Last weekend I went for a ride with the local cycling club. It was a cool June morning, and although the clouds were a little ominous, they appeared to be far off from where we were. They were majestic and huge; a fantastic site to look at when riding. The group I ride with was about 20 miles or so into our ride when the clouds turned ugly, dark, and started to dispense some raindrops on us.
At first, the rain felt refreshing. I’ve gotten over my fear of riding in the rain, so the fresh cool drops were a welcome guest. Soon the few sprinkles turned into big drops which in-turn turned into buckets of cold rain. Thunder started roaring, and ahead of us great big bolts of lightning started to strike the Earth.
Everyone seemed to increase their speed, and pretty soon, I was being passed by a few other cyclists. I couldn’t help but notice the smiles on the faces of those pedaling by me. It seems storms tend to give way to an adrenaline rush, a slight fear, and the notion that we are all a little crazy for being out there on the road during thunderstorms.
The more we rode, the closer the storm seemed to come. It was all around us. We had to ride into it in order to navigate our way out of it. I know that might not make much sense, but we knew if we turned back, the storm would eventually find us again.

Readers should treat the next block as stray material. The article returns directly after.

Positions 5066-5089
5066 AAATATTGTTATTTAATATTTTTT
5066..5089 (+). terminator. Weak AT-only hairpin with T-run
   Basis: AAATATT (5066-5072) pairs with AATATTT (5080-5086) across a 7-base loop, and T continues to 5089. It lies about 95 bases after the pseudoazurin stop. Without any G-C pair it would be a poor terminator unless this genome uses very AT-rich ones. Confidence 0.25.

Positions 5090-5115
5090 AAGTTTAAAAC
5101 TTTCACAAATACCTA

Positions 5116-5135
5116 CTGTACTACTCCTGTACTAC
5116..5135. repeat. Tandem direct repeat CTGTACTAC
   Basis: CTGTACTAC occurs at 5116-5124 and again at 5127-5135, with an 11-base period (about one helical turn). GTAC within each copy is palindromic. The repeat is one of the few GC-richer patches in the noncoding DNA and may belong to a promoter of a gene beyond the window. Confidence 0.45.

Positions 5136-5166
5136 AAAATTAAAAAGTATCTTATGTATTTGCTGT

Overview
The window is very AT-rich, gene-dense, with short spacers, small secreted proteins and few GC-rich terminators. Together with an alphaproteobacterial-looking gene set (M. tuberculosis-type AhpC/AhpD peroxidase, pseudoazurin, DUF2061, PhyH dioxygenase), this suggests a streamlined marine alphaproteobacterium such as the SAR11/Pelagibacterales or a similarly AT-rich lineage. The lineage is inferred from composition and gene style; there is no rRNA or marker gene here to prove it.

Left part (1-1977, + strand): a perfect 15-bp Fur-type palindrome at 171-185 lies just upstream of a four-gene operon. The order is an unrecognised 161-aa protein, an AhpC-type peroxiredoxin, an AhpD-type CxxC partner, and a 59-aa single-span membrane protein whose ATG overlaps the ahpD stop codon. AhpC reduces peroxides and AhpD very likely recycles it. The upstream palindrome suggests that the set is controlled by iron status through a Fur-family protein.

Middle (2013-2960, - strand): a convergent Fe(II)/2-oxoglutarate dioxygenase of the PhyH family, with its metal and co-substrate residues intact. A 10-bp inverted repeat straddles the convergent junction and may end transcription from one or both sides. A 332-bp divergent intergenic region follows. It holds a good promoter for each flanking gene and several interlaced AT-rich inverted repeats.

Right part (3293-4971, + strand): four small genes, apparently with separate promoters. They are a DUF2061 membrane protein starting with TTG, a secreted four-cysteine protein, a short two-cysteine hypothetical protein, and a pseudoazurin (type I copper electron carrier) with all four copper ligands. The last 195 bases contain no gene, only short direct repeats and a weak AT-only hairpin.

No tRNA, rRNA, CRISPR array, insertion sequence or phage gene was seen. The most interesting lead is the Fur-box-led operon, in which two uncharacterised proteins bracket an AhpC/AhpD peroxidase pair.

As we drew closer to the flashing lightning, the rush I had been feeling turned to fear. I began to pray, “Lord, we need a hedge of protection around us.” I repeated this prayer for the next six or seven miles. In that moment of darkening skies, rolling thunder, blasting lightning strikes, and pounding cold rain, I realized that without my prayers and the God I believe in, I was nothing. I was nothing but a speck in the middle of a mighty storm. I was vulnerable. I was small. I was clipped onto a bike and all I could do was pedal on until I found shelter or a way out of the storm.
I was at the storm’s mercy, and trust me, it was not a merciful storm.
After figuring out where we believed the storm was heading, we were able to cut out about ten miles of road and head back to where we started. Once out of the storm, I began to relax. The smile came back on my face, and I realized that we were going to be okay. Riding through the storm was frightening, but a little exhilarating. Once back in the cycling group, we began to swap storm stories, and all seemed very thankful to be off the bike.
I needed to ride through that storm. I needed to feel vulnerable, fearful, and in need of mercy. I needed to call out to Him for protection. I needed the reminder that I am very small in context to this mighty world we live in.
I also needed the reminder that storms of life come up suddenly, and without much warning. When in the middle of the crashing sounds of fear, and the strong waves of pain, I need to hang on, ride through it, and call to the Lord in prayer.
When the storms of life are merciless, and bigger than what we feel we can handle, may we embrace the peace that comes from knowing the One who carries us through them.